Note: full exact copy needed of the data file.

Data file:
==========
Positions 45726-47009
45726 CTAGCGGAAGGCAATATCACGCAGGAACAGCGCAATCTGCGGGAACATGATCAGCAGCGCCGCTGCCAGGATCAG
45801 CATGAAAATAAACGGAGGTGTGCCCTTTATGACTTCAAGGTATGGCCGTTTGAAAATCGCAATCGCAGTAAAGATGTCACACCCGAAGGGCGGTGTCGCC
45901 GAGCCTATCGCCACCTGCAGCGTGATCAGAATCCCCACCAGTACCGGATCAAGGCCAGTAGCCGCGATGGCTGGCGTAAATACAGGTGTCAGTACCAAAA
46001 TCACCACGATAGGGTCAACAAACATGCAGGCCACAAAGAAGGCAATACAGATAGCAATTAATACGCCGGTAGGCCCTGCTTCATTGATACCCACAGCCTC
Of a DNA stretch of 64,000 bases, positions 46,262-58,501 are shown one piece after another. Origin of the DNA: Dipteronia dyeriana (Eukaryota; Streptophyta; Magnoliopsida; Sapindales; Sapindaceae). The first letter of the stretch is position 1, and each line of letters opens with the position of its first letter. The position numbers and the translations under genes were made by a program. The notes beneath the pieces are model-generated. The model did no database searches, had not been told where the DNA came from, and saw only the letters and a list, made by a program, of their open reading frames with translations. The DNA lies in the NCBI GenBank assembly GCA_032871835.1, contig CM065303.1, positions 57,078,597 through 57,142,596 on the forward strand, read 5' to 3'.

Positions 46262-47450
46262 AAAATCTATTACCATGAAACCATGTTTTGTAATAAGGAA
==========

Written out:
Positions 45726-47009
45726 CTAGCGGAAGGCAATATCACGCAGGAACAGCGCAATCTGCGGGAACATGATCAGCAGCGCCGCTGCCAGGATCAG
45801 CATGAAAATAAACGGAGGTGTGCCCTTTATGACTTCAAGGTATGGCCGTTTGAAAATCGCAATCGCAGTAAAGATGTCACACCCGAAGGGCGGTGTCGCC
45901 GAGCCTATCGCCACCTGCAGCGTGATCAGAATCCCCACCAGTACCGGATCAAGGCCAGTAGCCGCGATGGCTGGCGTAAATACAGGTGTCAGTACCAAAA
46001 TCACCACGATAGGGTCAACAAACATGCAGGCCACAAAGAAGGCAATACAGATAGCAATTAATACGCCGGTAGGCCCTGCTTCATTGATACCCACAGCCTC
Of a DNA stretch of 64,000 bases, positions 46,262-58,501 are shown one piece after another. Origin of the DNA: Dipteronia dyeriana (Eukaryota; Streptophyta; Magnoliopsida; Sapindales; Sapindaceae). The first letter of the stretch is position 1, and each line of letters opens with the position of its first letter. The position numbers and the translations under genes were made by a program. The notes beneath the pieces are model-generated. The model did no database searches, had not been told where the DNA came from, and saw only the letters and a list, made by a program, of their open reading frames with translations. The DNA lies in the NCBI GenBank assembly GCA_032871835.1, contig CM065303.1, positions 57,078,597 through 57,142,596 on the forward strand, read 5' to 3'.

Positions 46262-47450
46262 AAAATCTATTACCATGAAACCATGTTTTGTAATAAGGAA